Secure Foundations: Testing Prerequisite Knowledge with Complete Maths

Thursday, 19 August 2021

In May we posted a blog exploring the importance of secure foundations when preparing pupils to move from primary to secondary school. In this blog, we aim to explore in more detail how teachers can use, and assess, prerequisite knowledge to identify weaknesses in pupils’ foundational knowledge, and to demonstrate how each of our platforms is designed to support this process.

Few teachers would dispute the notion that pupils will be more successful in studying a topic if they have understood the underpinning principles and knowledge behind it. On the flip side, few teachers would argue that large class sizes, mixed-ability sets or age-not-stage curriculums are optimal when it comes to ensuring every pupil has understood the previous step before moving onto the next one. That is not, however, to say it is impossible: with the right tools, and the right training, teachers can take a mastery approach whatever the context in which they are teaching.

In AskMark Volume 2, our founder Mark McCourt wrote that “A key ingredient of a mastery approach is diagnosing and fixing any gaps in prerequisite knowledge before pupils begin to learn a new idea. Done well, this can ensure that pupils with quite different prior attainment can work on new ideas at the same time and at pace.” Several factors need to be in place for this to happen:

  • Teachers need to know the underpinning prerequisite knowledge for the topic they are about to teach
  • Teachers need both the resources and the opportunity to test this prerequisite knowledge before beginning a new topic
  • Teachers need time to explore the results of any prerequisite test
  • Teachers need the freedom and opportunity to adapt what they planned to teach when prerequisite test results tell them it is required
  • Teachers need the confidence and the expertise to know how to deviate from the lesson plan or scheme of work
  • Teachers need the time and resources to differentiate their lesson, and any follow-up interventions, to suit the individual needs of each pupil within their lesson (for a more detailed exploration of what we believe effective differentiation in a maths classroom looks like, see Volume 3 of AskMark)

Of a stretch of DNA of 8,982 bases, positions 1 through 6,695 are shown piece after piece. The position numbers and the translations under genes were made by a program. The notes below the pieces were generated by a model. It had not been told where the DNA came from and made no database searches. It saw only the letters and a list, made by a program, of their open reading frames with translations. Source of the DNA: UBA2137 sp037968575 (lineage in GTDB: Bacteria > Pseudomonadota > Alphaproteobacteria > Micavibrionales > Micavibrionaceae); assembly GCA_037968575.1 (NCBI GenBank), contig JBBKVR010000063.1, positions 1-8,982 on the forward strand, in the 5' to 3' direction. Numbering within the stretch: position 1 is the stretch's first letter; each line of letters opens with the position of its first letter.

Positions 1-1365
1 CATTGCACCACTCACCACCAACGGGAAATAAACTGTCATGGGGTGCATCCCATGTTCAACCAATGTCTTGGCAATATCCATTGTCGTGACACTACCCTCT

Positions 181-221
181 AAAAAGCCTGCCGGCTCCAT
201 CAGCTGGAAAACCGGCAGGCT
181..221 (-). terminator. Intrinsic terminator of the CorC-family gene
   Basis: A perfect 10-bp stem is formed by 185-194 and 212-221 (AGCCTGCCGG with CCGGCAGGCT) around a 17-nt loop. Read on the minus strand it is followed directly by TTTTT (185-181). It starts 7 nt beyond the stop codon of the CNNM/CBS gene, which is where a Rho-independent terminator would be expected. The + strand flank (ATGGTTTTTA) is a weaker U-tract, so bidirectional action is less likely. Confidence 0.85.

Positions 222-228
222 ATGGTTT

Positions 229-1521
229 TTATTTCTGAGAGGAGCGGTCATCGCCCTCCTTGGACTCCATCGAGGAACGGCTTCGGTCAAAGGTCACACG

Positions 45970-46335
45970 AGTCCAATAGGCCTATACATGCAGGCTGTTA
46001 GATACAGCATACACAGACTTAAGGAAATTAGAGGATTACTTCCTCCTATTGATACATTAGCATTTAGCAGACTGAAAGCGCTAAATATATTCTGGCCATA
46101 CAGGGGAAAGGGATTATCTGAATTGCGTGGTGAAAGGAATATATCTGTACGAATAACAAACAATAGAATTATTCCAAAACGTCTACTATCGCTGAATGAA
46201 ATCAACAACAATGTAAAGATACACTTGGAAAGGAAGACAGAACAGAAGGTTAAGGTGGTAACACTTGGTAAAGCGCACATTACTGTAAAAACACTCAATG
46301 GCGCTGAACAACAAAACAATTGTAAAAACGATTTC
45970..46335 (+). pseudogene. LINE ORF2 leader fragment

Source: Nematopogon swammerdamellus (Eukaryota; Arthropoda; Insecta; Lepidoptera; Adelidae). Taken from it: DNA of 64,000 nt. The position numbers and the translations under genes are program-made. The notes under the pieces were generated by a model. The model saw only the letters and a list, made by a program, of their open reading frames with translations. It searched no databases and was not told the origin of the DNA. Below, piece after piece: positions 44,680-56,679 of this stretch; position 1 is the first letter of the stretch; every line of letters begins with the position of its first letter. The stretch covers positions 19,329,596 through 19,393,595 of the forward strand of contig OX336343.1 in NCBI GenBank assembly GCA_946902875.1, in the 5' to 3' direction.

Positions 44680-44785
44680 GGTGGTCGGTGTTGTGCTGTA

For non-specialists, NQTs or RQTs, and any teacher whose workload frequently impinges on their planning time (in short: for any teacher!) the list above is bound to pose at least one challenge. Luckily for us, Mark McCourt quite literally wrote the book on mastery and it is under his guidance and leadership that we’ve developed each of our platforms with a view to making it easier for teachers to follow this approach. This blog offers an exploration of how Complete Maths CPD, Complete Maths CLASSROOM and Complete Maths TUTOR can support teachers at every stage in delivering effective, mastery-based lessons.

Understanding Effective Mastery Teaching with

Our online CPD platform currently contains over 200 courses, covering pedagogy relevant to teachers of every age group and at every stage of their career. If you are looking to kickstart your mastery journey, or perhaps to refresh your knowledge and revisit the basics, then we would recommend starting with our hugely popular Mastery Learning course.

For teachers who are confident in the core principles of mastery, and now wish to explore the role of assessment and prerequisite knowledge in more detail, we recommend the following courses:

In Responsive Teaching, Gary Lamb explores different strategies through which teachers can know whether true understanding has taken place, as well as research and models for effective corrective teaching.

Doing the Right Stuff, delivered by Dave Taylor, covers practical exercises classrooms teachers can use to identify the right level of maths to teach, and how to get pupils doing the right stuff from the moment they enter in year 7 through improved curriculum planning.

Getting Teacher Assessment Right, led by Mark McCourt, explores how and why we assess. Originally recorded in light of Centre Assessed Grades, it remains a thought-provoking discussion of the role of assessment within the classroom.

Numerous schools and organisations are now launching what we have nicknamed a ‘CPD Bookclub’ using our online bank of CPD courses. This involves a group of teachers agreeing a focus, selecting relevant courses from Complete Maths CPD, and then either watching and discussing the course together in small chunks, or watching the course at home then meeting to discuss it at a later date. If you’d like to read more about how Sir James Smith’s School in Cornwall implemented a CPD Bookclub, check out their case study on our website.

If you’d like support in creating a CPD plan for your team, we can help by recommending courses and providing a discussion guide to structure your feedback session. Get in touch to discuss your requirements by emailing This email address is being protected from spambots. You need JavaScript enabled to view it.

Embedding Prerequisites into Lessons with